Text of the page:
Beer lovers will adore Montreal

For the thirsty traveller with a hankering for hops and a soft spot for the little guy, there may be no better place to visit than Montreal.

Matthieu Murray and Melissa Gaudet sample some of the beers at the Brutopia brew pub in Montreal. For the thirsty traveller with a hankering for hops and a soft spot for the little guy

MONTREAL — For the thirsty traveller with a hankering for hops and a soft spot for the little guy, there may be no better place to visit than Montreal.

Brew pubs and microbreweries abound and most are within stumbling distance of major hotels, bed and breakfasts and hostels.

The city is also home to one of the biggest beer festivals in North America.

The June 3-7 Mondial de la biere will showcase some 300 different brands of beer made by upwards of 100 brew pubs as well as large and small-scale breweries — the majority of them from Quebec.

Festival spokeswoman Marie-Josee Lefebvre said there are more than 70 brew pubs and microbreweries in the province with three or four new ones opening every year.

“They call us little Belgium because of the growing (number) of microbreweries,” she said.

“I think Quebec people love and enjoy tasting and discovering beer because it’s in our roots to share good moments with friends around a good beer.”

The popular festival, which will mark its 16th year, is free and visitors need only purchase beer tickets at a buck apiece to begin sampling.

Lineups, however, could be long, especially on weekends, and a four-ounce sampler could cost as many as five tickets.

Lefebvre said the festival, which last year attracted some 80,000 people, is becoming increasingly popular among tourists. “We have a lot of people coming up from the U.S. and Europe,” she said.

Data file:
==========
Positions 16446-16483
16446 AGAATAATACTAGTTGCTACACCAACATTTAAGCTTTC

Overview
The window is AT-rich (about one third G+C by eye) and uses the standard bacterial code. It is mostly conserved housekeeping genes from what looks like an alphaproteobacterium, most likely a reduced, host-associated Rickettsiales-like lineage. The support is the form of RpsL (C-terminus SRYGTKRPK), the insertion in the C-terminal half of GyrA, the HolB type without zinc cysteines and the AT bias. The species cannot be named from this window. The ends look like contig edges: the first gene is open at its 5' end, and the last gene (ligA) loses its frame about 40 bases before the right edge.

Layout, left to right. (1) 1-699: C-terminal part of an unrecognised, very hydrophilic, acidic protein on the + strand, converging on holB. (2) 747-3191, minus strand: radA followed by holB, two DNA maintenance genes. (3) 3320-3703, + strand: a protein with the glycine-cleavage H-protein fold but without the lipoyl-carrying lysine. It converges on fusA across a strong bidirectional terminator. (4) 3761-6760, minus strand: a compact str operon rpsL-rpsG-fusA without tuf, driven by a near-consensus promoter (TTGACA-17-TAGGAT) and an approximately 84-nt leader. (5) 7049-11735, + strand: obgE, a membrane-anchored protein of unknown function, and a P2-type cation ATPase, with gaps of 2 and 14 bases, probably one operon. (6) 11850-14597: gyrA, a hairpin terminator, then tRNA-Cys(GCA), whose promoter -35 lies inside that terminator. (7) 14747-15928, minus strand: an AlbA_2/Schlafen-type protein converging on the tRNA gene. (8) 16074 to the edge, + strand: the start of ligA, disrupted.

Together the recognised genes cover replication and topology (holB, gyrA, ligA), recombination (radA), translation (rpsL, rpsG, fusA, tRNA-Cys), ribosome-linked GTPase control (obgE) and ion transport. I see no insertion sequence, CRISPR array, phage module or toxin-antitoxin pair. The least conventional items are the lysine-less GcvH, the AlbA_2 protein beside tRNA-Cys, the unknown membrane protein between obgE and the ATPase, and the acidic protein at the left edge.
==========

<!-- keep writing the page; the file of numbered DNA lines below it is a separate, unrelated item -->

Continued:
“I receive many emails during the year from people who say, ’I want to plan my vacation in Montreal and I want to attend the Mondial de la biere.”’

For those seeking a more low-key brew experience any time of the year, Montreal has more than a dozen pubs featuring a variety of home brews. Among the most revered for its innovation is Dieu du Ciel in the city’s trendy Plateau-Mont-Royal area.

The 10-year-old pub doesn’t look like much with its hand-scribbled chalkboard signs and run-of-the-mill finger foods but that’s just because at Dieu du Ciel, it’s all about the beer.

“The goal here is always to brew the best beer possible and to also brew a lot of different beers,” says co-owner Stephane Ostiguy.

“We like to play with spices and stuff like this. We always like to bring something new to the beer scene.”

The pub, which has nine on-site fermenters, has experimented with some 60 recipes over the years and offers a large rotation of beers.

Ostiguy said there are between 14 and 17 beers available on tap at any given time including favourites like the popular Imperial coffee stout.

All are made with quality ingredients, be it coffee, peppercorns or hibiscus flowers and, as such, prices may be higher than they are for the average pint.

Students and young professionals between 25 and 35 make up the bulk of its clientele but American beer enthusiasts have been known to stop by for a pint.

Another popular brew pub is Brutopia — a three-floor downtown hangout where regulars mingle with tourists and live music and tapas are always on special.

In business since March 1997, the pub offers a variety of seasonal beers as well as tried and true staples that are all brewed on site by its brewmaster.

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